Ireland's industrial heritage is being changed and destroyed at an unknown rate. Over the past decade there has been a growing public awareness of Ireland's industrial heritage, as seen in a number of sites which have been restored by enthusiasts and are now open to the public as tourist and educational attractions. Although there is now official recognition of the importance of our industrial heritage, statutory protection is still low, due in the main to a backlog of listing of heritage structures.
The Industrial Heritage Association of Ireland (IHAI) was established in June 1996 to foster a greater understanding and appreciation of the many thousands of sites, monuments and items of machinery that together constitute our industrial heritage. IHAI Ltd. is a limited liability company registered in the Republic of Ireland and is managed by an Executive Committee made up of individuals who have a wide range of interests and specialisms in the subject.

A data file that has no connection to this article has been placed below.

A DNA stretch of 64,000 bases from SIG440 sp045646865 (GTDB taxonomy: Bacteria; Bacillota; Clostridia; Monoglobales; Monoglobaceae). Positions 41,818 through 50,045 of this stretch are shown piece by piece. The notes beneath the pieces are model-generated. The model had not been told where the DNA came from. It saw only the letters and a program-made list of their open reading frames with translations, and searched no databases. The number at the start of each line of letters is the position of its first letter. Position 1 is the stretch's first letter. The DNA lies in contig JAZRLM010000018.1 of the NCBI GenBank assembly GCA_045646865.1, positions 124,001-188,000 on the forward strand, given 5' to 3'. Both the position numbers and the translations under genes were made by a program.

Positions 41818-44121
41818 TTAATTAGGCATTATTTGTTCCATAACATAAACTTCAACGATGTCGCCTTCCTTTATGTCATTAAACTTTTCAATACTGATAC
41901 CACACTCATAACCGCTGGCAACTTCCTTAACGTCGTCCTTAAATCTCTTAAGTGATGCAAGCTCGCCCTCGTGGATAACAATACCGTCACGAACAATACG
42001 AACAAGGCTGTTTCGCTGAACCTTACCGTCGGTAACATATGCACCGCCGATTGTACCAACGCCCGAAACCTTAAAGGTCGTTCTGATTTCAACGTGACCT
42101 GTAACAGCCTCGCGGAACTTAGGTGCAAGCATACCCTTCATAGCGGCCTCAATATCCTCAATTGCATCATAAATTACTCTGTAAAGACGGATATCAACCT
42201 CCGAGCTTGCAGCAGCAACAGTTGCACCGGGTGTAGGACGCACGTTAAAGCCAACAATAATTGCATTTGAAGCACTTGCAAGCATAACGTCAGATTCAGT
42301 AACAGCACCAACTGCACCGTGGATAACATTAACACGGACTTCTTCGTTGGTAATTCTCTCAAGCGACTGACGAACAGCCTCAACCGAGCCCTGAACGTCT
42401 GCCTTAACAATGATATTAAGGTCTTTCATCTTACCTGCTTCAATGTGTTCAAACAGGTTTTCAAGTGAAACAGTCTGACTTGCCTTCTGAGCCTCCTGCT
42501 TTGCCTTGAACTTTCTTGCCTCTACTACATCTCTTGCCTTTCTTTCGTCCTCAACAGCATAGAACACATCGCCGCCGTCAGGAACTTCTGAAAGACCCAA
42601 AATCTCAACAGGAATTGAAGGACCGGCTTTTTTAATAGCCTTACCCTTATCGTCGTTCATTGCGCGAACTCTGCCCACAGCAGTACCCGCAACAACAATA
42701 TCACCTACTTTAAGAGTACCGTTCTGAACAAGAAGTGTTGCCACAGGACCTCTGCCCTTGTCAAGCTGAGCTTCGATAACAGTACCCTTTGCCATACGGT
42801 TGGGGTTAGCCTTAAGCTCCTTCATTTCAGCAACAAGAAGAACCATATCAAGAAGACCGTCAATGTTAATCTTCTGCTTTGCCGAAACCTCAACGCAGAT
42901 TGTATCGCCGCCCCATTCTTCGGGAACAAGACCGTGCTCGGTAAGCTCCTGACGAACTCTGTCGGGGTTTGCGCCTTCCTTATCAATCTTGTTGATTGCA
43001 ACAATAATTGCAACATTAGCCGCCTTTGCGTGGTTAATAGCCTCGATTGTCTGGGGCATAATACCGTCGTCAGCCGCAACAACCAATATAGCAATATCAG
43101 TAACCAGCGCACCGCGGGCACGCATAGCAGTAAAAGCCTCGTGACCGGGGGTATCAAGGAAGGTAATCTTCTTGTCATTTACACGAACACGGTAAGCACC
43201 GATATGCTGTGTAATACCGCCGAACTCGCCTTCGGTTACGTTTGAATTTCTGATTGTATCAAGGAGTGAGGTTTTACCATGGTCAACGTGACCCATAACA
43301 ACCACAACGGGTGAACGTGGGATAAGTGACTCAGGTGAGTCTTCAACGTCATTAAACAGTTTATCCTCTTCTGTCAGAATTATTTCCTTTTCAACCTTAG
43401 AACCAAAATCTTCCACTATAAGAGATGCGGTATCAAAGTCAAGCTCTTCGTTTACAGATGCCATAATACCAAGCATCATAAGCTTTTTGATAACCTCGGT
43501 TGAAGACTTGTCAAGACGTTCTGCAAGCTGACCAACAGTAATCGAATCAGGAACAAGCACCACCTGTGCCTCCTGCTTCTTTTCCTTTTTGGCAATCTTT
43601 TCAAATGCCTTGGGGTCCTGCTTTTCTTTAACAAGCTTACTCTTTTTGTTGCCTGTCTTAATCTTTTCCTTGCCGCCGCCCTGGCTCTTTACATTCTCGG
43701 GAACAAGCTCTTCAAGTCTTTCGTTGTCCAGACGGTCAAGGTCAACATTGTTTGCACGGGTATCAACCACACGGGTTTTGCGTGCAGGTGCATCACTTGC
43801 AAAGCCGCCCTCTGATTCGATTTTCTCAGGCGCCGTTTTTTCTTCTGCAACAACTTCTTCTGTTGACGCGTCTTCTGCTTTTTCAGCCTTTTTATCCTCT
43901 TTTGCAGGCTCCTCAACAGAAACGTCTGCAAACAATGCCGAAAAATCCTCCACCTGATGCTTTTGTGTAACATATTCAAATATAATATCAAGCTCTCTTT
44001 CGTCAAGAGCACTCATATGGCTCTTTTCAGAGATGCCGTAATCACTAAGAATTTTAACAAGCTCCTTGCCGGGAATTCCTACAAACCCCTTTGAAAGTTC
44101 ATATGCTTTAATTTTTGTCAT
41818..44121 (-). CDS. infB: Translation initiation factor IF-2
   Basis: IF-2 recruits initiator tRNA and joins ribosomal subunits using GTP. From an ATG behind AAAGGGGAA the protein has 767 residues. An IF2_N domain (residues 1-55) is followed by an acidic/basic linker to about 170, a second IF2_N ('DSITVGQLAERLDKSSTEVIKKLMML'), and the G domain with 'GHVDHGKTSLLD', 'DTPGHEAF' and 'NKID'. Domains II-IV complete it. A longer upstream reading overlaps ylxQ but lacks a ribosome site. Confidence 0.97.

Ireland's industrial heritage dates mainly from the late 18th century to the recent past and includes sites falling into the following groups:
Extractive industries such as mines, quarries and the peat industry.
Manufacturing industries, for example corn and textile mills.
Service industries mainly water, gas and electricity.
Power sources as in windmills, watermills and steam engines.
Transport and communications as expressed in roads, bridges, railways, canals, harbours and airfields.
The main objectives of the IHAI are:
To establish links between like-minded enthusiasts, societies and national institutions.
To promote a nationwide inventory, survey and record of all industrial sites.
To promote the marketing and presentation of industrial heritage sites.
To set up educational initiatives